Comprehensive Predeparture Exposure and Health Assessment for Workers with Higher Potential Occupational Risk Traveling from Ebola disease or MVD Outbreak Areas to the United States
Before workers with higher potential occupational risk (as described above) travel from Ebola disease or MVD outbreak areas to the United States, assess them for signs and symptoms compatible with Ebola disease or MVD and for possible high-risk ebolavirus or marburgvirus exposures.
CDC recommends a predeparture exposure and health assessment for the following reasons:
- To prevent the public health consequences of importing a case of Ebola disease or MVD to the United States
- To prevent workers who are infectious with Ebola disease or MVD from traveling by commercial airline
At a minimum, the predeparture assessment should include the following:
- Careful assessment for potential ebolavirus or marburgvirus exposures
- Review of signs and symptoms compatible with Ebola disease or MVD
- Determination that the worker appears well
- Oral temperature measurement
Conduct the exposure assessment after the last possible occupational exposure, and the health assessment within 24-36 hours of departure. For workers in an Ebola disease or MVD treatment unit (E/MTU), CDC recommends the E/MTU’s safety officer complete the exposure assessment and the organization’s medical supervisor complete the health assessment. Workers outside health care settings can complete their own exposure assessments for review by the organization’s medical supervisor; the medical supervisor should perform the health assessment.
CDC has developed template tools (Workers in E/MTUs (print only) [PDF – 3 pages]) and Workers in non-E/MTU settings (print only) [PDF – 3 pages] that organizations can choose to use or modify to help structure the comprehensive predeparture assessment. Organizations may also opt to develop their own forms.
While CDC does not request copies of predeparture assessment forms, it does recommend that both the sponsoring organization and the returning worker retain the documentation, in case it is requested by the state or local health department where the worker resides or is located.
CDC is available to provide consultation to organizations that identify
Illness compatible with Ebola disease or MVD includes elevated body temperature (≥100.4°F or 38°C), subjective fever, or signs or symptoms of Ebola disease or MVD, including severe headache, fatigue, muscle pain, vomiting, diarrhea, abdominal pain, or unexplained bruising or bleeding.
CDC prohibits travel to, within, or from the United States by commercial airline of any person with confirmed ebolavirus or marburgvirus infection until they are determined by health authorities to be no longer infectious; any person with known high-risk ebolavirus or marburgvirus exposure in the previous 21 days, even if the person is asymptomatic; or any person with symptoms compatible with Ebola disease or MVD and history of nonhigh-risk ebolavirus or marburgvirus exposure in the previous 21 days, unless they are medically assessed and determined not to have Ebola disease or MVD. CDC will assess such situations case by case and, if necessary, may use federal public health travel restrictions to safeguard the public’s health.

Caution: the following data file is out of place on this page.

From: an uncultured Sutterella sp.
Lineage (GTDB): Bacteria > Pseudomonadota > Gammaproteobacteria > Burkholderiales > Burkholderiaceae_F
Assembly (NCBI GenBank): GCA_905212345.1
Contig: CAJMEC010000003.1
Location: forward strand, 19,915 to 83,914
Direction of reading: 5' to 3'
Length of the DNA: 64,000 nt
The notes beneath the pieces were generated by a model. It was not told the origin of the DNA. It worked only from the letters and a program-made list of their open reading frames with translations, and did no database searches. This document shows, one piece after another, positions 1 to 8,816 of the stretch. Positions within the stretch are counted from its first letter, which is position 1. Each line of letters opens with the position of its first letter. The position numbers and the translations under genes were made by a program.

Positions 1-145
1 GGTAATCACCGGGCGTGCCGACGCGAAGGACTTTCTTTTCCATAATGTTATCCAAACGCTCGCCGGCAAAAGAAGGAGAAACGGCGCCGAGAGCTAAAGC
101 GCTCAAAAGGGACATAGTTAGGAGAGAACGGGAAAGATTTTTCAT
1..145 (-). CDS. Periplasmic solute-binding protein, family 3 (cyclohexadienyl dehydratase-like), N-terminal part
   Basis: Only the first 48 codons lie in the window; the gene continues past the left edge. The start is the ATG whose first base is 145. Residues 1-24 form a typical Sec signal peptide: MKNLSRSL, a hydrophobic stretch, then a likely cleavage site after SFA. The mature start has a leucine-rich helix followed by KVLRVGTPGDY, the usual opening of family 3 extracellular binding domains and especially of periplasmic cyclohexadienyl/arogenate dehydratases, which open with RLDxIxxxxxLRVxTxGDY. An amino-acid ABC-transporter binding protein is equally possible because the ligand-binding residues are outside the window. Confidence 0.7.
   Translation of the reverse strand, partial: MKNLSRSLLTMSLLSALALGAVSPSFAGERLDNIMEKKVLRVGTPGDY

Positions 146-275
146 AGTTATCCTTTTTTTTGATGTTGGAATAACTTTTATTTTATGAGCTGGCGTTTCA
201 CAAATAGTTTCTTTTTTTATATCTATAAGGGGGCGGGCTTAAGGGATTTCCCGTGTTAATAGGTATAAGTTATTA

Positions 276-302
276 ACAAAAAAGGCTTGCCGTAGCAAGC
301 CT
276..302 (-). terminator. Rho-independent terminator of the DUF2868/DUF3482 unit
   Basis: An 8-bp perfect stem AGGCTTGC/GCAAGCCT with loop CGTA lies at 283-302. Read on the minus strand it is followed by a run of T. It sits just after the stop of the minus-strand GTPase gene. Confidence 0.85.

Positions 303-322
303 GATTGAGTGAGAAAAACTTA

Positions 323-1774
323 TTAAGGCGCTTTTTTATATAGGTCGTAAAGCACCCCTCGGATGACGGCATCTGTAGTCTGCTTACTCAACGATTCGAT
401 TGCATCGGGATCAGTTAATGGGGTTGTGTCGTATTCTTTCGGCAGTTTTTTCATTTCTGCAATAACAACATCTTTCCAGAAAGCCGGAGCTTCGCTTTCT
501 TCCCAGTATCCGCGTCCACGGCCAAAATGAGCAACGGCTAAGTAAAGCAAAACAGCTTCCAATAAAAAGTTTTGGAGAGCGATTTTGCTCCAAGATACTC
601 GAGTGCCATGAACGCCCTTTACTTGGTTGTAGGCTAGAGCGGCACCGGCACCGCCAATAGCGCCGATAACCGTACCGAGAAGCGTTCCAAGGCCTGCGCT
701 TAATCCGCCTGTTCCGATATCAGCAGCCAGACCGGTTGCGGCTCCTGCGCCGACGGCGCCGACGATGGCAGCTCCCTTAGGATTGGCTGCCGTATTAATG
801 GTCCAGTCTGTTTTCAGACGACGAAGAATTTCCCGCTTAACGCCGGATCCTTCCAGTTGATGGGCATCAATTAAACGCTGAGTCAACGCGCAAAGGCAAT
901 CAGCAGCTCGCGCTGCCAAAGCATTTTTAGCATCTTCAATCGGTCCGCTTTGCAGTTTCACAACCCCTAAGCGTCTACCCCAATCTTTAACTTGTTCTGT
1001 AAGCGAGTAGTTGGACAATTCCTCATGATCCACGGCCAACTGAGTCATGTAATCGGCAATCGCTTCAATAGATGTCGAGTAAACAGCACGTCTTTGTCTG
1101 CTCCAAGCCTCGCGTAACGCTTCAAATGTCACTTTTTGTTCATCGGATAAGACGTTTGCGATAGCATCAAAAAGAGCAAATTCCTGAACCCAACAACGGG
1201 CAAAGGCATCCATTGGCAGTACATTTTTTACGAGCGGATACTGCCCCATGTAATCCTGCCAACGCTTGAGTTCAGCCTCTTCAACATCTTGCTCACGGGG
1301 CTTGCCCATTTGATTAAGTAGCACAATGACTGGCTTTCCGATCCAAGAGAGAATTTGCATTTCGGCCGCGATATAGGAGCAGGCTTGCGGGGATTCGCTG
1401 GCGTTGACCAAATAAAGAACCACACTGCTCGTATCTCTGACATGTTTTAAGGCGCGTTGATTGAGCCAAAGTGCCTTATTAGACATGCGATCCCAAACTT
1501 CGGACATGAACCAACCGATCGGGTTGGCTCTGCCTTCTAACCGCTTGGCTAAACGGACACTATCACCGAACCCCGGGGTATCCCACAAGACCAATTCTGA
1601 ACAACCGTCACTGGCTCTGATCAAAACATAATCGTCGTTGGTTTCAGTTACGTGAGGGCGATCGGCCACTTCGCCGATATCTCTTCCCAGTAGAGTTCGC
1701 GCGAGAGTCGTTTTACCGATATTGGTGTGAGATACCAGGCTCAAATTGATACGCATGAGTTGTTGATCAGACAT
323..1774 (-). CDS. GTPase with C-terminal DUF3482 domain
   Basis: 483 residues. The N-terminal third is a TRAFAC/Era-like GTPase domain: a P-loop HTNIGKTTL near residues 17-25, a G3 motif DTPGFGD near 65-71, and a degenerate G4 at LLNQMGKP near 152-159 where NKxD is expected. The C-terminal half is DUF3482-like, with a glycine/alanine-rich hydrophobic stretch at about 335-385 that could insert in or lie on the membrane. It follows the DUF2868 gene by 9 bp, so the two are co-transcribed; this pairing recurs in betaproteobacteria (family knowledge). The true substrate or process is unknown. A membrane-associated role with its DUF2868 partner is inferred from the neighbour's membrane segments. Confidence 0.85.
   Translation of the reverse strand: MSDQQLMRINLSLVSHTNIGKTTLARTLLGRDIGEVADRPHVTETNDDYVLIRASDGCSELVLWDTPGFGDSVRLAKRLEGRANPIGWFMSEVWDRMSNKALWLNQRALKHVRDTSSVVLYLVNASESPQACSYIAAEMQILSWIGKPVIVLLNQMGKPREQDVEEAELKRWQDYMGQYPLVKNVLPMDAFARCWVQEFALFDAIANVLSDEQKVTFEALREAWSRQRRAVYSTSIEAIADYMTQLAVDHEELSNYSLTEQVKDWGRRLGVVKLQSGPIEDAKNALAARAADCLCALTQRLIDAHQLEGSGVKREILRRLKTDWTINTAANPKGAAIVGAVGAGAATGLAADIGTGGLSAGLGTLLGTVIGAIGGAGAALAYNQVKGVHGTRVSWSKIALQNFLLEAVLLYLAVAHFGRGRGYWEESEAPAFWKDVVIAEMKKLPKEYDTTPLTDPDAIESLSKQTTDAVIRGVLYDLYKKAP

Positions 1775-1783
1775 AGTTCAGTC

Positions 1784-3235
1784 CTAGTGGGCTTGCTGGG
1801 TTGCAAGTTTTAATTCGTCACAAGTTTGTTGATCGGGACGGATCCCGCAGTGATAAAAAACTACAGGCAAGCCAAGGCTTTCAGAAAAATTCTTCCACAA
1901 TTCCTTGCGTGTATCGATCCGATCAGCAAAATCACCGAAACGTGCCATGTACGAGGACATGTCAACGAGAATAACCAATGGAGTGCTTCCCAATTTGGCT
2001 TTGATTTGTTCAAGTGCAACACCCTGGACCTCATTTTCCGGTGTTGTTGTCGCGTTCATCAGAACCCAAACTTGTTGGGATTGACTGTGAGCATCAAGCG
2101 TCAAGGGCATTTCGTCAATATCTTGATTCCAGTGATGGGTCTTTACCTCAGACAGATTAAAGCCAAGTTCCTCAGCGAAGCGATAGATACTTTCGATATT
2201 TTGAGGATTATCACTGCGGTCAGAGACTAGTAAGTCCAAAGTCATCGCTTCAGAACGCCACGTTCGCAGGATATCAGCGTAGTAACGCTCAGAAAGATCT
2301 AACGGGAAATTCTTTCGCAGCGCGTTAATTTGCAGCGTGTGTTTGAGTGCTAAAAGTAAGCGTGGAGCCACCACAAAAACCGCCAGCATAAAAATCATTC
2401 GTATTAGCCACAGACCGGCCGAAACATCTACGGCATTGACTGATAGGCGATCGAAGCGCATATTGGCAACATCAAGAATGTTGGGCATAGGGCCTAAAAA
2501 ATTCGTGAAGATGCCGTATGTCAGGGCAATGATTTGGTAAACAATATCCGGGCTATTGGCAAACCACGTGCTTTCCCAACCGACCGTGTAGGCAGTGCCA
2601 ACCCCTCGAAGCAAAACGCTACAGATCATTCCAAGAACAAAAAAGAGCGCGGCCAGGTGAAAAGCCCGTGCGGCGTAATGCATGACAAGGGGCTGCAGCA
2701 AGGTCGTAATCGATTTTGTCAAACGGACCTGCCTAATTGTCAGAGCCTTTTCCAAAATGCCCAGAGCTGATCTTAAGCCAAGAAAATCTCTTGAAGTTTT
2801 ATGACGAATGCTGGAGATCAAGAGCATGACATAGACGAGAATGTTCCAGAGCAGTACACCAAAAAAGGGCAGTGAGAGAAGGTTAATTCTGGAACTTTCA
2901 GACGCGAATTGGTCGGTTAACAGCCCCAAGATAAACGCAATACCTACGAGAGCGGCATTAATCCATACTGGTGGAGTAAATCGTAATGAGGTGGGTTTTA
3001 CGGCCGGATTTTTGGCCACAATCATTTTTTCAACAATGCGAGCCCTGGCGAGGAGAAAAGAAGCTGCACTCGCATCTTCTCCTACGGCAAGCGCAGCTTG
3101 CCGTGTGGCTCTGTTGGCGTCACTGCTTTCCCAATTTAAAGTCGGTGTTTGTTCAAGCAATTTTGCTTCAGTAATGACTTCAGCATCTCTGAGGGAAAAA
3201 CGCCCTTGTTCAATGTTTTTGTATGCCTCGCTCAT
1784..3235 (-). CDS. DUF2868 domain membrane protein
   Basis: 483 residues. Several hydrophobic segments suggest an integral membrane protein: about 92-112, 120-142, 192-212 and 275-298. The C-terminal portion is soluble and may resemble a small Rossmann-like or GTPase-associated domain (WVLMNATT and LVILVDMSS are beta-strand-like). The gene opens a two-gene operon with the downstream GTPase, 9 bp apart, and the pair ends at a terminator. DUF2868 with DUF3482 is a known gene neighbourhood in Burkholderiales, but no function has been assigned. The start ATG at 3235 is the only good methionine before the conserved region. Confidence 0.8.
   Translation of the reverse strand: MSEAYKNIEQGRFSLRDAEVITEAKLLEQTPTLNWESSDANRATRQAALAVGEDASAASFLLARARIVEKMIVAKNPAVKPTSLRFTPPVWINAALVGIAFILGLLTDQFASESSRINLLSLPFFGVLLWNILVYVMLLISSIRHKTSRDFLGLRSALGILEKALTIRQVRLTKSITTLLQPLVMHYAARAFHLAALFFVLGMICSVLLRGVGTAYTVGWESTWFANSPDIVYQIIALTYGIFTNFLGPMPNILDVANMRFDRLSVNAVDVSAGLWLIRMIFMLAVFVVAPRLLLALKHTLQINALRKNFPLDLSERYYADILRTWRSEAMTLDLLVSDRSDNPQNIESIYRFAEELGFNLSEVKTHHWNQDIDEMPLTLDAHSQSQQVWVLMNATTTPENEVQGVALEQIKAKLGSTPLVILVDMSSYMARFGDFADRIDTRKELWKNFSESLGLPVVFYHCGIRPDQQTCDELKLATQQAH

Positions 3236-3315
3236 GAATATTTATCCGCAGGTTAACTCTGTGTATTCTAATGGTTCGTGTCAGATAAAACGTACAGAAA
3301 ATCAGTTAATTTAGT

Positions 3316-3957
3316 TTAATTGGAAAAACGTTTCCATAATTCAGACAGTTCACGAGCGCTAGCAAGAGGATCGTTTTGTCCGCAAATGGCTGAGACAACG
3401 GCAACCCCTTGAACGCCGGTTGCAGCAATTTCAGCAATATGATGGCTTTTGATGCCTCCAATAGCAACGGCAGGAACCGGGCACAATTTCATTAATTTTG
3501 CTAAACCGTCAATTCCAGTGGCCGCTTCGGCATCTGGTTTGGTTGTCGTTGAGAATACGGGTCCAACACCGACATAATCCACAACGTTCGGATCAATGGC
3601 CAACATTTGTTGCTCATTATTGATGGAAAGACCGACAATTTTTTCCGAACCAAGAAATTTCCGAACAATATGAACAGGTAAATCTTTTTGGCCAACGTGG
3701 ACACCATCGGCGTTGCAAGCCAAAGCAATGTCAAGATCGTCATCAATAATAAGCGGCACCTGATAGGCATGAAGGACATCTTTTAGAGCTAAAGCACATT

If travel is necessary (e.g., to obtain medical care that is not available locally), transportation should be conducted in a manner that does not expose operators (e.g., air crews, bus drivers) or other travelers. The mode of transportation (e.g., ground vs. air transportation) should be determined by distance to final destination as well as the clinical condition of the traveler (i.e., whether medical care may be needed en route).
- People with suspected or confirmed ebolavirus or marburgvirus infection should be transported only by medical transport (i.e., ground or air ambulance) with infection control precautions in place to protect medical personnel.
- CDC has issued separate guidance for air medical transport for patients with suspected or confirmed viral hemorrhagic fevers.
Options for transport of asymptomatic people with a high-risk exposure to an ebolavirus or marburgvirus are private vehicle or chartered or private aircraft with precautions in place to protect air crews.
For international air transport of a person with suspected or confirmed ebolavirus or marburgvirus infection or high-risk exposure to a destination within the United States, per CDC regulations (42 Code of Federal Regulations, Part 71: Foreign Quarantine), the aircraft operator must notify CDC in advance through the CDC Port Health Station with jurisdiction for the port of entry or the CDC Emergency Operations Center (770-488-7100 or email@example.com). The aircraft operator should also coordinate with the U.S. embassy or consulate and health authorities for the country where the individual is located, CDC, the Federal Aviation Administration, and U.S. Customs and Border Protection, as well as appropriate foreign, state, tribal, local, and territorial governments to ensure compliance with all applicable laws and regulations.
CDC will support organizations or workers in requesting assistance from the U.S. Department of Health and Human Services and the U.S. Department of State for noncommercial transport to the United States. CDC can also facilitate communications with U.S. jurisdictions as needed.
For urgent consultations regarding symptomatic or potentially exposed workers, please call the CDC Emergency Operations Center (available 24/7) at 770-488-7100 and ask to speak to the on-call epidemiologist for the Viral Special Pathogens Branch (VSPB). Consultations to VSPB can also be made by emailing firstname.lastname@example.org.